Apply heat packs after 24-36 hours to reduce swelling
During the 2-3 days after the operation some swelling is expected. Applying ice packs to the cheeks will not be beneficial after a period of 24-48 hours. Instead, apply hot packs for a period of 10 minutes each 30 minutes to greatly reduce the possibility of swelling.
Ice packs work by constricting the blood vessels which reduces the amount of blood going to the tooth extraction site. Once blood has stopped and clotting has begun, heat pads are much more useful since they open the blood vessels and allow blood to leave to the rest of the body quicker.
Begin rinsing after 24 hours of the procedure
Salt rinses are important to do once the 24 hour period is complete. This provides a safe and effective way of removing any bacteria that could infect the damaged socket. Mix a ¼ of a teaspoon of salt with one cup of water to create the salt water. Your dentist might also prescribe chlorhexidine or another prescription mouthwash to eliminate bacteria near your extraction site to keep it clean.
Do not swish vigorously since it could dislodge the blood clot, simply insert the salt water in your mouth and tilt your head from side to side carefully before opening your mouth and allowing the water to drip out. If you spit out this could cause the blood clot to be removed and it could lead to dry socket.
What is the white tissue on my gums?
White material after a wisdom tooth extraction will begin to form on the gums during this time. This is scar tissue that forms as a result of the damage and it’s a natural response by the body that indicates that healing is occurring as it should be. As the days go by this white tissue might begin to fall off, this is normal. The tissue has served its purpose and it’s discarded by the body with continual salt rinses.
Begin reintroducing soft foods slowly
If your teeth have recovered feel free to eat soft foods such as the ones listed below. It’s important to continue eating foods that don’t require any chewing so as not to irritate the area around the healing area. This will also prevent any food from becoming lodged and will reduce the likelihood of you getting an infection.
Hydration and maintaining a healthy diet are essential during this stage, so make sure you’re consuming an adequate amount of food.
Avoid dry socket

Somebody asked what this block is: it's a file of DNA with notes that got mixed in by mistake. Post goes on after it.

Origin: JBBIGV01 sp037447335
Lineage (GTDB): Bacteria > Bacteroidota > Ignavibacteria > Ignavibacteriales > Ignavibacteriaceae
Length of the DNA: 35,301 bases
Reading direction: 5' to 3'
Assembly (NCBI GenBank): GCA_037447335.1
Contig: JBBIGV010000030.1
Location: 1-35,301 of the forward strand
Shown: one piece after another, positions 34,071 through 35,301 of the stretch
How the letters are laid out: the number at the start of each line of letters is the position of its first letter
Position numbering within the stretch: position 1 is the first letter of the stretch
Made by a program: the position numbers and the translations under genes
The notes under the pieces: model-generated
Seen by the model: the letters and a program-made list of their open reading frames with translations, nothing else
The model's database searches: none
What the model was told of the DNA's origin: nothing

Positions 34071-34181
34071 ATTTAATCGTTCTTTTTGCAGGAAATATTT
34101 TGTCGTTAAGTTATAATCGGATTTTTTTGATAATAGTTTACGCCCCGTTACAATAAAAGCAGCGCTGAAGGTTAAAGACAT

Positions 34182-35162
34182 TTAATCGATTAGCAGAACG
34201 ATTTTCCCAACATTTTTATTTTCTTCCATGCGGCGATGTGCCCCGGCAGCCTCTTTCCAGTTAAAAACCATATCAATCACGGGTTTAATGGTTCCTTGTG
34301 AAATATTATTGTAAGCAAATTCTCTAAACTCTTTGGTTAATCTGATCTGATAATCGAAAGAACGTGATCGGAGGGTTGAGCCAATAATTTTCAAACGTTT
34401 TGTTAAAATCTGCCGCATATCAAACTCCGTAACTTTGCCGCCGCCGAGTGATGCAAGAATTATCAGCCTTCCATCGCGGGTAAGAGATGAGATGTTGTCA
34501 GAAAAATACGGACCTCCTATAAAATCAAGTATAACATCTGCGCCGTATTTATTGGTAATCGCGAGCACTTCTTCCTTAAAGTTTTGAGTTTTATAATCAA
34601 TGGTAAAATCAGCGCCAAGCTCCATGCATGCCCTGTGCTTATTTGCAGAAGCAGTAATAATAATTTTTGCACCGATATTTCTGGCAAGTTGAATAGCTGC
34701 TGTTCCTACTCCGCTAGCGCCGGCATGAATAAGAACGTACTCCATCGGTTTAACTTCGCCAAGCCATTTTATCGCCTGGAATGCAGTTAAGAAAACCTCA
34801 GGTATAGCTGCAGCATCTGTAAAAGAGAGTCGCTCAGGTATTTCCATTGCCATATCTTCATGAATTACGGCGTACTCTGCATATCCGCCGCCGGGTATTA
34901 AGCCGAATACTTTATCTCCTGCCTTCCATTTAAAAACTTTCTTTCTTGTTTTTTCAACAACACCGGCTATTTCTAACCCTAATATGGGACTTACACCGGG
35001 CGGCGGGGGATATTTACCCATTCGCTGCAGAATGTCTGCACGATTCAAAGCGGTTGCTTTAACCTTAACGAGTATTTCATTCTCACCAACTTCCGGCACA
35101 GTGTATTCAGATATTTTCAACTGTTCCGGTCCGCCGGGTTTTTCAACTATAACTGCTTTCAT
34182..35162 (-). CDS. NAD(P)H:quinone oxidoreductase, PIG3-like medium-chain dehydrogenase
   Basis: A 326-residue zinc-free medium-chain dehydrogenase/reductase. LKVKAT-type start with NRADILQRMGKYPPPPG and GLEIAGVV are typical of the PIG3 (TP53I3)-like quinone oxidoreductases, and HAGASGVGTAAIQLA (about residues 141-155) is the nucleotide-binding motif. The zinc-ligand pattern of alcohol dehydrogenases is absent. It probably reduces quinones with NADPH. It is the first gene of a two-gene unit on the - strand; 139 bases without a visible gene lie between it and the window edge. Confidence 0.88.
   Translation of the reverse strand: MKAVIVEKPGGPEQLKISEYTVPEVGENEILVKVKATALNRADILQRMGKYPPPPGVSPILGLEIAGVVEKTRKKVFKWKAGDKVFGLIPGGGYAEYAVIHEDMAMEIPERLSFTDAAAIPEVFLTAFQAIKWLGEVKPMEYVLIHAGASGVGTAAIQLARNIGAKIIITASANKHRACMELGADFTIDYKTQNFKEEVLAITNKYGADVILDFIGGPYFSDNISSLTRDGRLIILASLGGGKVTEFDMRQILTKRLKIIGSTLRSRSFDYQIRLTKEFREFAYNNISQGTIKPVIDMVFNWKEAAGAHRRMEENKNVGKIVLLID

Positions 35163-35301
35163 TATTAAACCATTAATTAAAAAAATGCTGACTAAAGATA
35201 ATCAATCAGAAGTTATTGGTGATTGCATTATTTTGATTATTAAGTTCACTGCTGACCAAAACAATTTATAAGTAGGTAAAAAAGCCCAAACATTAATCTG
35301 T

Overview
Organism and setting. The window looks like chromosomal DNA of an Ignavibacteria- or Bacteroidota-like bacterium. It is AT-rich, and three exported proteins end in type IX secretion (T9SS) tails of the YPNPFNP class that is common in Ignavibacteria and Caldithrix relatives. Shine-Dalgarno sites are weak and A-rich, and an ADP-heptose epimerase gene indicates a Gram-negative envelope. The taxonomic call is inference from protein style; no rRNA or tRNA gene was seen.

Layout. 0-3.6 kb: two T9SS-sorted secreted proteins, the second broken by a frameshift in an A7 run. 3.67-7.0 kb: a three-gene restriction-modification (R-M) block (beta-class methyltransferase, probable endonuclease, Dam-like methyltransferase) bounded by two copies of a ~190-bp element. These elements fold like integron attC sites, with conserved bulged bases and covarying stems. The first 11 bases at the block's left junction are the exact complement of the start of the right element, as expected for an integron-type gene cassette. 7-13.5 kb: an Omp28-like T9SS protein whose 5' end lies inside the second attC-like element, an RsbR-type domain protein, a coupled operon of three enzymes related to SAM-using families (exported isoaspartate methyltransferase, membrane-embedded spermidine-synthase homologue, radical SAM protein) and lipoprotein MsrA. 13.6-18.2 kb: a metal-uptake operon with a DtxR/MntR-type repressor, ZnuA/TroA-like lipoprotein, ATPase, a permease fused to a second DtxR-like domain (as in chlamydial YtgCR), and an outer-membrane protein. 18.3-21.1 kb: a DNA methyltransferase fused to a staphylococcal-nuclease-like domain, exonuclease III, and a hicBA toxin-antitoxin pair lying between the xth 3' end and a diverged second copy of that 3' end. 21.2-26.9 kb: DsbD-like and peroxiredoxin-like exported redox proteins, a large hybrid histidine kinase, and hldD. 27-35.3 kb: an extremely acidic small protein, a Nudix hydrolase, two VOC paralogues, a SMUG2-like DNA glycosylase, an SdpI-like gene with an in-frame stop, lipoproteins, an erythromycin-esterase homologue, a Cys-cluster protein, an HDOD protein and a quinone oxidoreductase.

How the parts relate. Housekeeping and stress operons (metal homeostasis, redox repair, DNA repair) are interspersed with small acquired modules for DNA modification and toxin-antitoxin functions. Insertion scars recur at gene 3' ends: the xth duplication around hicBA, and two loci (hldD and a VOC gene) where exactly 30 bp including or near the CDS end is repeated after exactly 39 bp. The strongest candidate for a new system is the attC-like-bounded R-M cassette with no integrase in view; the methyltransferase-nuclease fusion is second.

Dry socket most commonly occurs during the first 3-5 days of the procedure, although it is still possible depending on the extraction procedure. Many dentists recommend not sucking on a straw, spitting, or cleaning your teeth vigorously for 7 days after the procedure, since these could cause the blood clot to dislodge.
Go for a postoperative appointment with your dentist
Most people see a major recovery in the 1st week, however, a follow up appointment with your dentist 5-7 days after your procedure is important so they can see how you are healing. They will then check the area and provide instructions for water irrigation or provide these instructions before your surgery.
Swelling in the face and mouth should go down in the coming 3 days with proper use of ice bags/heat pads. If swelling continues to increase after 5 days make sure to contact your dentist.
Bruising can occur in the cheek, eyelids, chin, and neck as a result of the blood loss. This can remain for around 7 to 14 days and should decrease gradually.
Use the water syringe to clean your tooth extraction holes
Water irrigation is important since the hole left by the removed tooth hasn’t healed completely. Gums heal from the bottom up, gradually filling the area with healthy tissue. This means that food particles can get stuck in these holes and could lead to irritation if left inside.
A syringe will be provided to aid in cleaning and you will be instructed on when to use it. To use simply use salt water, prescription mouthwash, or lukewarm water and fill the syringe. Once full, gently place the tip to the side of the extraction site and slowly allow the substance to fill the hole. This will help slowly flush out any food that might have gotten stuck without disturbing the blood clot.